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It’s that time of year again: Apple just released a new set of iPhones, and everyone’s going bonkers! This is the Next. Big. Thing!

Of course, we said it was the Next. Big. Thing. last year, too. And the year before, and the year before that, and so on—until back before most of you were born. And even though This New Device Will Finally Make Our Lives Perfect, we thought that about the last device. We thought the amazing new iPhone touch screen would make our lives perfect. It didn’t. Size matters, but not when it comes to electronic screens.

Since I’ve been in high-tech, we’ve revolutionized business. Productivity is at an all-time high! But for those of us who aren’t businesses, technology rarely delivers true increases in happiness or quality of life. I work more hours and have less vacation, fewer in-person friends, and less substantive conversations than I used to.

You see, my charmingly curmudgeonly attitude comes from one simple fact: I actually pay attention to whether or not technology delivers on its promise.


Technology Is Killing Your Brain

We have data on the effects of technology. The marketing departments of Silicon Valley want you to believe that technology gives us amazing new capabilities, and that it frees up parts of our brain, which then make us mental giants.

Wrong. They are lying. Research shows more and more that technology is destroying our ability to think. It is not freeing up parts of our brain to do grand new things. That logic was always silly. If you don’t use your legs, they don’t suddenly turn into wings just because you’re not using them for walking. Instead, they atrophy. The parts of your brain that are being displaced by technology aren’t giving you telepathy, they’re giving you dementia. We’re literally making ourselves stupider by using technology.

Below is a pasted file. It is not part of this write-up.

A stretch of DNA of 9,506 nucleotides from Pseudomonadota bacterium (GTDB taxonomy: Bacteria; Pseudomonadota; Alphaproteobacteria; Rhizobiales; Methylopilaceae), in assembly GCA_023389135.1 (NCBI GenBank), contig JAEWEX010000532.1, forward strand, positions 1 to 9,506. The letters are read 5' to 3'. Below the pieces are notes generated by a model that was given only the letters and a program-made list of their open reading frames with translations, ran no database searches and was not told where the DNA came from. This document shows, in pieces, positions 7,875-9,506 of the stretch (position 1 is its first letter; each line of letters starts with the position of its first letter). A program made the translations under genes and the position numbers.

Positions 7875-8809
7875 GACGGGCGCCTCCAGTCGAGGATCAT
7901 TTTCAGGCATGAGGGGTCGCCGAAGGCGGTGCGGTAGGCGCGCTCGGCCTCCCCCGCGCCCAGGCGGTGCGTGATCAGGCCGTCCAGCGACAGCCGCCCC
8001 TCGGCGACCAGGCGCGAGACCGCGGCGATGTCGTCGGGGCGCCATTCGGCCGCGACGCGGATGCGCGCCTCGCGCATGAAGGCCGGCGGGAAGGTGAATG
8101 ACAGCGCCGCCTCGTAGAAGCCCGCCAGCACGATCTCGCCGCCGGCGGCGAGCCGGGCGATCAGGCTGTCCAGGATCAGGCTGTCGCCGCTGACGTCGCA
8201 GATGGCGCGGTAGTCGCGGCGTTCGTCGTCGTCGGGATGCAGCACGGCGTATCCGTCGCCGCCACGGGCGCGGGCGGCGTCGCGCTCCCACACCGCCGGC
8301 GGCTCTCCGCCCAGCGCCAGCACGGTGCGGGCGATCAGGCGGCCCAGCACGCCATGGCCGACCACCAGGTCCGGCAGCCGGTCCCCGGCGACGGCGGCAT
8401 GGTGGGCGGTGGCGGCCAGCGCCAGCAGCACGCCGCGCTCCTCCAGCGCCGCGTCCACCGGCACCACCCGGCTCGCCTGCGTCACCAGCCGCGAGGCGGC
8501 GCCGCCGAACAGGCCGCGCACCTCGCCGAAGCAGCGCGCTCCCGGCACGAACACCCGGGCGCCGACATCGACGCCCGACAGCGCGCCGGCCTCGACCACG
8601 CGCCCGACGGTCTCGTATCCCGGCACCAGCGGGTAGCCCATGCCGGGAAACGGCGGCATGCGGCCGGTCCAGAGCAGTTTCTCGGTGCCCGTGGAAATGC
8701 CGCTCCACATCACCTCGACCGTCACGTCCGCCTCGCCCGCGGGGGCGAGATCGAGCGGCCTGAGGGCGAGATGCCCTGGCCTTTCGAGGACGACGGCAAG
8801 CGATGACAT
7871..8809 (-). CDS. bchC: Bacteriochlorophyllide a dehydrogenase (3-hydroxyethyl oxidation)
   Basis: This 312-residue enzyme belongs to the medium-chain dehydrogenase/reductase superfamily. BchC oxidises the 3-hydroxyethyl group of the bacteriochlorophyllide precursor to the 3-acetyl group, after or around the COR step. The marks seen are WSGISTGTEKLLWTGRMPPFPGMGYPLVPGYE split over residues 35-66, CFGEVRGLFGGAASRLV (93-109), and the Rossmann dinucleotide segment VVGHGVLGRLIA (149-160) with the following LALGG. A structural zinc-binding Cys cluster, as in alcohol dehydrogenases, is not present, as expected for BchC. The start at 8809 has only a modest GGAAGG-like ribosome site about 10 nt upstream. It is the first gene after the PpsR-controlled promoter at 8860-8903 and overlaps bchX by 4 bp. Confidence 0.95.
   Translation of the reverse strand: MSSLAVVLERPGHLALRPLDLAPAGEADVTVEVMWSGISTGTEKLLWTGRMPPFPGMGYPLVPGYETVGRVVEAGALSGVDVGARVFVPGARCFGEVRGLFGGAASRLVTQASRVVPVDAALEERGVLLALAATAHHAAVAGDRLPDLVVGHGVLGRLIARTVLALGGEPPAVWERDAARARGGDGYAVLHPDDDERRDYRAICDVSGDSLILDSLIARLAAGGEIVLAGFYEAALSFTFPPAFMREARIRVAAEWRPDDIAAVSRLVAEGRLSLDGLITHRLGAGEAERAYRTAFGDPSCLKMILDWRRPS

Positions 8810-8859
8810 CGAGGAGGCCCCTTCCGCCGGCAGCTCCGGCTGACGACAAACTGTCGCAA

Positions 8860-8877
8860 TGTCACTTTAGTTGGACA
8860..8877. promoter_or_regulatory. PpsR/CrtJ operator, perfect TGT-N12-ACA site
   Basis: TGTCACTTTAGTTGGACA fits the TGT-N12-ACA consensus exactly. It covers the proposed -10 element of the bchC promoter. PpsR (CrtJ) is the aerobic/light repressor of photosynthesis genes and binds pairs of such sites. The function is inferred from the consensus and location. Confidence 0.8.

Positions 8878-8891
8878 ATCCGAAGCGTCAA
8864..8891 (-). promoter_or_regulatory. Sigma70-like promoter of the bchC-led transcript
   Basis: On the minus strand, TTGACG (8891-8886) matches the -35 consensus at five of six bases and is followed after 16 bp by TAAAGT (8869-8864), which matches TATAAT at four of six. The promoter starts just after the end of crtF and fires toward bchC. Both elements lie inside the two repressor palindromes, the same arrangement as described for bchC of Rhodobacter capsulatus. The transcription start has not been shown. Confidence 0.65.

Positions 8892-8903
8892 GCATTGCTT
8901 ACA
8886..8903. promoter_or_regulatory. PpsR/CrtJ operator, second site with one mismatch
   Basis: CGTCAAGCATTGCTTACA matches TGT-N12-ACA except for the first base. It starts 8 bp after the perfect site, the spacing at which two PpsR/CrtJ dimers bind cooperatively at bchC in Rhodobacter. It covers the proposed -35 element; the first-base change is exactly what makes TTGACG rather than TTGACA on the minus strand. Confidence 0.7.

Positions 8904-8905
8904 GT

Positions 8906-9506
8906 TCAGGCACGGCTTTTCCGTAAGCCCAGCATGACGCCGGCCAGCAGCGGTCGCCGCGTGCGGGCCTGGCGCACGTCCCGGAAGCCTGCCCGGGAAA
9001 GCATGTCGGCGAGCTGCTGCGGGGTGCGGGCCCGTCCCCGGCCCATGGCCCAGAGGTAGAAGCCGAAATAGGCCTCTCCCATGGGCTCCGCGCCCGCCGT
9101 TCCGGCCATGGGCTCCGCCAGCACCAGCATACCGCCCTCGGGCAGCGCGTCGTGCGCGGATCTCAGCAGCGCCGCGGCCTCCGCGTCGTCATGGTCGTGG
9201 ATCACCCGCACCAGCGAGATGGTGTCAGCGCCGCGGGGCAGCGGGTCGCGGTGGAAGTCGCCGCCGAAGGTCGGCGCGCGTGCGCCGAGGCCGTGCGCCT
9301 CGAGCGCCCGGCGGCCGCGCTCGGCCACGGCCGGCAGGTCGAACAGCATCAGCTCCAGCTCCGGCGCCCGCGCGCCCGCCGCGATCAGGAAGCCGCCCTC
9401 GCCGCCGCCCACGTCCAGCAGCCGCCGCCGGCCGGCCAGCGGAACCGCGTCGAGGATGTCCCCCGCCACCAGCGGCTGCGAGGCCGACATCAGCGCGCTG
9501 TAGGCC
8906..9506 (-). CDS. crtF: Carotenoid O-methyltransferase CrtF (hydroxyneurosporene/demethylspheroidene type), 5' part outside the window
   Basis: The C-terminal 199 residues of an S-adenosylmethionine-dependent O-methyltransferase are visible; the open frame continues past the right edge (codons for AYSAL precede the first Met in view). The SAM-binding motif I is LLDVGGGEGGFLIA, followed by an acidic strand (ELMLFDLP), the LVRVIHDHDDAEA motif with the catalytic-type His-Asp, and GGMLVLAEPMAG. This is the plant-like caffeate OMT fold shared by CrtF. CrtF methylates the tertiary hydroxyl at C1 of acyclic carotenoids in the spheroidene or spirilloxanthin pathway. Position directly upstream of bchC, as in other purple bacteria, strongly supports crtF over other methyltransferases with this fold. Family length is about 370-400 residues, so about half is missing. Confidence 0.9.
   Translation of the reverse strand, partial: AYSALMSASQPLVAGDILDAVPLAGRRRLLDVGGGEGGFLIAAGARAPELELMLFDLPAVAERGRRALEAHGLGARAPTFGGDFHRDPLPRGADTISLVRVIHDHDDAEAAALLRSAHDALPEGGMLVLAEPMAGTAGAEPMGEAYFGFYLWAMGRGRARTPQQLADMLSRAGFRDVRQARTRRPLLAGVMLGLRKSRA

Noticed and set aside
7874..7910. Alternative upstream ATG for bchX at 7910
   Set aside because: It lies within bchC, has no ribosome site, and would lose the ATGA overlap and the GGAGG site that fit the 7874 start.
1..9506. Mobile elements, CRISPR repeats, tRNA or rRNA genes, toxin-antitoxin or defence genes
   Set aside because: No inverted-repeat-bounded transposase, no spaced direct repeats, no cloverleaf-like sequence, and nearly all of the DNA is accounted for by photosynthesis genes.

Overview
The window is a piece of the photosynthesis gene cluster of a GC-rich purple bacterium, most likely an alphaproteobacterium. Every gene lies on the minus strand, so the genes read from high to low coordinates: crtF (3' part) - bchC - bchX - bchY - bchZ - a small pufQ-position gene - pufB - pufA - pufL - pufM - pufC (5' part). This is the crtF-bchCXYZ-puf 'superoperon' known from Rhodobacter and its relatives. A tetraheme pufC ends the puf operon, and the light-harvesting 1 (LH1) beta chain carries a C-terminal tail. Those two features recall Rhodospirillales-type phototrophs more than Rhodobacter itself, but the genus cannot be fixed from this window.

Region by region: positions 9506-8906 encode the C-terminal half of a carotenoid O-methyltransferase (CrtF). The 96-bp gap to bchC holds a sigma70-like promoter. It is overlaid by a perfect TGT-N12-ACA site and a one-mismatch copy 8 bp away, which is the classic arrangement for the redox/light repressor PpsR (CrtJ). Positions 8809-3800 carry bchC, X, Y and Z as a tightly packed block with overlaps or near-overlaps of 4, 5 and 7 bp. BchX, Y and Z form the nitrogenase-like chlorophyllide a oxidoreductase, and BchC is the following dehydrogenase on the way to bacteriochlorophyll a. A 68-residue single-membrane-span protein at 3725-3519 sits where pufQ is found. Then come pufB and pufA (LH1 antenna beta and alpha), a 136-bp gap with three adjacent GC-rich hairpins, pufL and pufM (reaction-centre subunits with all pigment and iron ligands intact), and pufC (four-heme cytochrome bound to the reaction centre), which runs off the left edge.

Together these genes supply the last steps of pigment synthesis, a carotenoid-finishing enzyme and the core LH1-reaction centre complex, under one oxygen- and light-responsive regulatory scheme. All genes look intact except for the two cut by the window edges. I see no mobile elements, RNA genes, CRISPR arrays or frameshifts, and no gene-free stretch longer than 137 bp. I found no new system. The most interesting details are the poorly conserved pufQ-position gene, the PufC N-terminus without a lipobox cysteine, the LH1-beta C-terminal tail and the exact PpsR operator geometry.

Let’s review: If you rely too much on GPS, your ability to navigate via mental maps deteriorates and goes away. If you take notes on a laptop or tablet, your retention and integration of the material will be far less than if you take notes—even incomplete ones—with a pad and paper. Reading ebooks from a screen instead of physical books decreases your memory of what you’ve read. And when you take smartphone pictures to capture memories, your brain doesn’t bother to encode the picture in your own visual memory; it assumes the phone did it for you.

Multitasking (supposedly the most-requested feature for the iPhone) is worst of all: It degrades cognitive functioning along every dimension measured. First to go is the ability to assess whether or not your cognition is being degraded.

I’ve consciously decided not to link to the above studies in this episode. Use Google. Do the research yourself instead of having someone hand you the links. You’ll find the studies. Having Google available has led surprisingly few of us to bother using the internet to verify or research things. Our brains assume that because the world’s knowledge is easily accessible, we must have use of it already. That actual detail of looking it up, reading, and understanding seems so unnecessary.


Find Out the Truth About Your Technology

Today’s article is a challenge to learn whether or not your technology works. Make a list of the technology you use most often. Don’t just list “my computer” or “my smartphone”—list the specific applications you use. For example, I use a Markdown-based text editor, text messaging, an email program, several web sites, a to-do list, Facebook, and another social app that we don’t talk about in polite company.

Next to each app, write down the benefit you believe it gives you. Treat your web browser as a platform, not an app, so write down the main web sites you visit.

For example: